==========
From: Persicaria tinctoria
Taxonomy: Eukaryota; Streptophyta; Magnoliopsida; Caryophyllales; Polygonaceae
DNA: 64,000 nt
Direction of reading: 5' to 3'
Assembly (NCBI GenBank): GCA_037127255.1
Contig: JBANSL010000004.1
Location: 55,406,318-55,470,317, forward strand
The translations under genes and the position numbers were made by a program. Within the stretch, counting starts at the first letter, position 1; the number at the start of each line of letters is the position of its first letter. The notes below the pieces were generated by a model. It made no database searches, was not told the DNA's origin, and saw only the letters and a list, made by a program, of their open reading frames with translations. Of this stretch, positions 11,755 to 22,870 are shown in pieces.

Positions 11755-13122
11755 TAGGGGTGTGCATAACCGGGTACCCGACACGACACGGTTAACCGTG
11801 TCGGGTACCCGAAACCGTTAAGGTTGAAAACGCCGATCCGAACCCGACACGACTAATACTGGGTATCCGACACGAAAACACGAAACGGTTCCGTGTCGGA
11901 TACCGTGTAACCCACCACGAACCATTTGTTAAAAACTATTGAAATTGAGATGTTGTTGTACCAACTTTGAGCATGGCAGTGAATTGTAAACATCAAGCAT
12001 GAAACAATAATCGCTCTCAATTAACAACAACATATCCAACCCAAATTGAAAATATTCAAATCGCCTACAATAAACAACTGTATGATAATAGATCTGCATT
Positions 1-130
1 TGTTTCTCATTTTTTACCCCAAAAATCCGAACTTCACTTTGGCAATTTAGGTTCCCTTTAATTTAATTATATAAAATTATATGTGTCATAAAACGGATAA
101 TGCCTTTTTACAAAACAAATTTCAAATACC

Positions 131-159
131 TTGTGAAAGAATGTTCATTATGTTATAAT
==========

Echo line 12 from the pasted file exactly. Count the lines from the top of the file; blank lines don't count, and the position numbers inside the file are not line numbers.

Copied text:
11901 TACCGTGTAACCCACCACGAACCATTTGTTAAAAACTATTGAAATTGAGATGTTGTTGTACCAACTTTGAGCATGGCAGTGAATTGTAAACATCAAGCAT